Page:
Summer job opportunities on the rise after recession


As summer quickly approaches, students across the country prepare to hit the workforce, either to save up for another year of their education or start their careers. Despite the resources in place to improve this period of uncertainty for Canada’s youth, the relevant experience and income provided by summer jobs is questionable.

“It’s unfortunate it’s become such a challenge for a lot of students to find a summer job,” said Zach Dayler, national director of the Canadian Alliance of Student Associations, advising, “But start as early as possible.”

Past woes, more initiatives

In 2009, Canadian youth between the ages of 15 and 24 experienced an unemployment rate of 21 per cent. As a result of this trend, both the federal and provincial governments responded in providing greater support and funding.

Discussing the Canada Summer Jobs program, Kitchener Centre Member of Parliament Stephen Woodworth said, “Every year the government provides money evenly distributed across Canada to every riding to enable employers to take advantage of the funding and hire students.”

Using the example of his riding, Woodworth noted that the $242,000 that is being designated for the area would contribute to 83 student jobs. “We have a heavy emphasis on non-for-profit and community service organizations but there are others as well,” he added.

Although these initiatives can improve the market for students, Lauren Friese, the founder of, a job site and career resource for students and recent graduates, pointed out an obvious issue. “In general when you have literally a million students trying to find four-month jobs, you’re always going to have some form of unemployment or temporary unemployment.”

Hidden problem

Looking ahead to this summer Friese believes that job prospects are looking much better than they were in 2009, however she noted that the larger problem lies with the type of work students, and more importantly recent graduates, are finding.

From the government’s perspective on the issue of students working in jobs they are overqualified for, Woodworth stated, “The government has limited means to direct what people study.” The negative result, he furthered, is that as the job market shifts, “hot” fields may decline by the time a student graduates, leaving them searching for new options.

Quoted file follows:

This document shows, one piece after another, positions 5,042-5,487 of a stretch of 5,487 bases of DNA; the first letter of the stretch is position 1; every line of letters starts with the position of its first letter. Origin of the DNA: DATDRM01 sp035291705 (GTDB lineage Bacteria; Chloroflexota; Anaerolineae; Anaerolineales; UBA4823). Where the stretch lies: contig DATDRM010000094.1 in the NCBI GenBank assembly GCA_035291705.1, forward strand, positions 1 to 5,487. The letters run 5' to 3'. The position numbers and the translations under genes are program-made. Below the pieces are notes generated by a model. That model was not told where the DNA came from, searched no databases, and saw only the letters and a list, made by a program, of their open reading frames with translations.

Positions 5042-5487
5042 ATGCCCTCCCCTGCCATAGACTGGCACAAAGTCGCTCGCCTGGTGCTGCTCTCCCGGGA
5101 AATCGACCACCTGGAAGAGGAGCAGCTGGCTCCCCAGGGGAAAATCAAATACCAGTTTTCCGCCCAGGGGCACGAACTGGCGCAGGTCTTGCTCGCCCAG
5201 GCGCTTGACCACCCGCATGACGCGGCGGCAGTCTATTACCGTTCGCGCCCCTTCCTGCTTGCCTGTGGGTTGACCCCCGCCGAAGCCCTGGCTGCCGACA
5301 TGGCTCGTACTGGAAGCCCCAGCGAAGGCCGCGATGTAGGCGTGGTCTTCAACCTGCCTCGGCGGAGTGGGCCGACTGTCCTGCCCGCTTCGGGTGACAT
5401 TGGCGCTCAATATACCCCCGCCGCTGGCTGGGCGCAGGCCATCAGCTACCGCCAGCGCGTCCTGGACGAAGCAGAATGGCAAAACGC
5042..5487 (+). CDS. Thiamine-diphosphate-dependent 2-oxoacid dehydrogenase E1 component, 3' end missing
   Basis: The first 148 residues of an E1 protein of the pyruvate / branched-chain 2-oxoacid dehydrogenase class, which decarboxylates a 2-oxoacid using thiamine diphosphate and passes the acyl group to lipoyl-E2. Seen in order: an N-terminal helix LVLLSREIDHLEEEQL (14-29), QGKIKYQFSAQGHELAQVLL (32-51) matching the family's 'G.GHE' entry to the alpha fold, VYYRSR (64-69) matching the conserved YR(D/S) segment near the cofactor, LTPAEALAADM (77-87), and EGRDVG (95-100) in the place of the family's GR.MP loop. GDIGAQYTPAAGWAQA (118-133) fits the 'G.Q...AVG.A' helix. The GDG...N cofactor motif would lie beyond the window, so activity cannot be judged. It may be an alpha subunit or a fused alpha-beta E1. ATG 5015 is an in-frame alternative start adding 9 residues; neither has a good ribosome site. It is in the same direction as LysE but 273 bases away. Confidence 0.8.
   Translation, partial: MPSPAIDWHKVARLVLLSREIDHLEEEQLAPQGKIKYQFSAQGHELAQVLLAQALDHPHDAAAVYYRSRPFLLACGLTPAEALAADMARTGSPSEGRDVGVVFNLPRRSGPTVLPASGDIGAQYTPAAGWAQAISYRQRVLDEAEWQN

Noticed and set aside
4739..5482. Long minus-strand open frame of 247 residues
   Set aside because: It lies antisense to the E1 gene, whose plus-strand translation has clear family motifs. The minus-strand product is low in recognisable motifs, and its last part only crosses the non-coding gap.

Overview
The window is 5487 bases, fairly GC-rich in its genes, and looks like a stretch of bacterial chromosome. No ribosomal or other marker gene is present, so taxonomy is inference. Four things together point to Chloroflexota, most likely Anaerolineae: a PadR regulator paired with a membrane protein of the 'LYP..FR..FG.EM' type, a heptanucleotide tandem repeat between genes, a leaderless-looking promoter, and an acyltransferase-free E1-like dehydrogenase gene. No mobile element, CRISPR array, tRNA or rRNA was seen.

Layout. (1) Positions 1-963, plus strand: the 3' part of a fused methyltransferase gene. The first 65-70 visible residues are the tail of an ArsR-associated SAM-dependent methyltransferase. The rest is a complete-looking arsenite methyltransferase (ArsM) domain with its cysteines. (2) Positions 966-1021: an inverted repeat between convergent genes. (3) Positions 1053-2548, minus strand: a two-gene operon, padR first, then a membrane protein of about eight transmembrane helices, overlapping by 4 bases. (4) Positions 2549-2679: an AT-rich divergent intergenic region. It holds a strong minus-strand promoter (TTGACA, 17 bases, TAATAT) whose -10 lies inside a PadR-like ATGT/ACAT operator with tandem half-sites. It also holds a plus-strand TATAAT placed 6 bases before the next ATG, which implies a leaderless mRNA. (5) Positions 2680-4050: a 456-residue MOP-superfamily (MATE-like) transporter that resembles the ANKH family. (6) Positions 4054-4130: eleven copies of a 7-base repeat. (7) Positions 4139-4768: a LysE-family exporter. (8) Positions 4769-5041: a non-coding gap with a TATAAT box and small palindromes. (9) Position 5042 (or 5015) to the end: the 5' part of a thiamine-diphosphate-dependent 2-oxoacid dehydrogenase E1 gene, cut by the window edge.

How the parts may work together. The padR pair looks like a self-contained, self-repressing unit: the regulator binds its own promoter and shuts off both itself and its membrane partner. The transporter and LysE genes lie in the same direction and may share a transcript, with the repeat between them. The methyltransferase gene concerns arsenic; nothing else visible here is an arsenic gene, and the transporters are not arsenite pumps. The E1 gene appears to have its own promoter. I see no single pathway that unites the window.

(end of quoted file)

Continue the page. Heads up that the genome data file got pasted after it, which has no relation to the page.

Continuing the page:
Yet, according to Friese, that represents a great number of recent graduates. In citing the government’s projection to have 75 per cent of Canadian youth obtaining post-secondary designations, she expressed that in her experience at TalentEgg she finds that only 10 per cent of those students are being hired in relevant positions.

“We pride ourselves of having weathered the economic storm pretty well and generally are a developed country and yet we have the highest rate of youth underemployment,” said Friese in regards to statistics from the Organisation for Economic Co-operation and Development (OECD) highlighting that 23.7 per cent of Canadians under the age of 25 feel overqualified for their job.

Friese further explained that this results in emotional and financial damages for young people as well as limits the potential of the economy by not harnessing their skills.

“In terms of how it’s being addressed by employers, I don’t think it’s being addressed by employers or the government,” she said.

While TalentEgg has started to provide a platform for students to discuss their frustrations with the transition from school to the workforce on the site’s page “Student Voice,” the discussion doesn’t appear to be spreading.

Future distractions

Dayler, commenting on the looming federal election, conveyed his frustration as a spring election distracts the processes of students finding employment and has difficulty engaging students as they move from school to summer work.

Although an election provides those complications, he also added, “[CASA] will still be focusing on – if students aren’t getting jobs – making the government aware that students are getting jobs.

“We have to make all parties that are running an election aware that students aren’t getting jobs, that in fact in a lot of cases are being forgotten about in terms a lot of the investments that are being talked about.”

For the time being, Friese offered some last advice to students struggling to land a job, “Use all the resources available to you to prepare properly on your job search.”

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